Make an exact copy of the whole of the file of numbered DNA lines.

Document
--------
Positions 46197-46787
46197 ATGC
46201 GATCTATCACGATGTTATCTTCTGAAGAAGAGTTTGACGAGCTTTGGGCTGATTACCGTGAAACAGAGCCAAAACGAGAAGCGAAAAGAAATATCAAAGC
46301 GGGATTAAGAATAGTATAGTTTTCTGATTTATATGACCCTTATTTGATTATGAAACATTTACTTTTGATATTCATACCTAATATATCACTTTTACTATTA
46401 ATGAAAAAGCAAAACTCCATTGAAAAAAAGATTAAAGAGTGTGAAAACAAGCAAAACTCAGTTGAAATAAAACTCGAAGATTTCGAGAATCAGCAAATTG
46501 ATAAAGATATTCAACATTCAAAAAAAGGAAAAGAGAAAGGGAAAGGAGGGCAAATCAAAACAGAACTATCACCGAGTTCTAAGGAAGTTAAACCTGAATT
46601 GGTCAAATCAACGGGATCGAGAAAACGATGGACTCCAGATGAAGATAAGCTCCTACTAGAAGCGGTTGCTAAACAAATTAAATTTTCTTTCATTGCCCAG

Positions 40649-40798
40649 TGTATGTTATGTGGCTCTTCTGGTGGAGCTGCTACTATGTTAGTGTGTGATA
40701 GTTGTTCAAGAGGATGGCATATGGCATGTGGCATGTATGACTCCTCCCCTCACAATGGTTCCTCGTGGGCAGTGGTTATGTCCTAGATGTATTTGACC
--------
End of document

Positions 46197-46787
46197 ATGC
46201 GATCTATCACGATGTTATCTTCTGAAGAAGAGTTTGACGAGCTTTGGGCTGATTACCGTGAAACAGAGCCAAAACGAGAAGCGAAAAGAAATATCAAAGC
46301 GGGATTAAGAATAGTATAGTTTTCTGATTTATATGACCCTTATTTGATTATGAAACATTTACTTTTGATATTCATACCTAATATATCACTTTTACTATTA
46401 ATGAAAAAGCAAAACTCCATTGAAAAAAAGATTAAAGAGTGTGAAAACAAGCAAAACTCAGTTGAAATAAAACTCGAAGATTTCGAGAATCAGCAAATTG
46501 ATAAAGATATTCAACATTCAAAAAAAGGAAAAGAGAAAGGGAAAGGAGGGCAAATCAAAACAGAACTATCACCGAGTTCTAAGGAAGTTAAACCTGAATT
46601 GGTCAAATCAACGGGATCGAGAAAACGATGGACTCCAGATGAAGATAAGCTCCTACTAGAAGCGGTTGCTAAACAAATTAAATTTTCTTTCATTGCCCAG

Positions 40649-40798
40649 TGTATGTTATGTGGCTCTTCTGGTGGAGCTGCTACTATGTTAGTGTGTGATA
40701 GTTGTTCAAGAGGATGGCATATGGCATGTGGCATGTATGACTCCTCCCCTCACAATGGTTCCTCGTGGGCAGTGGTTATGTCCTAGATGTATTTGACC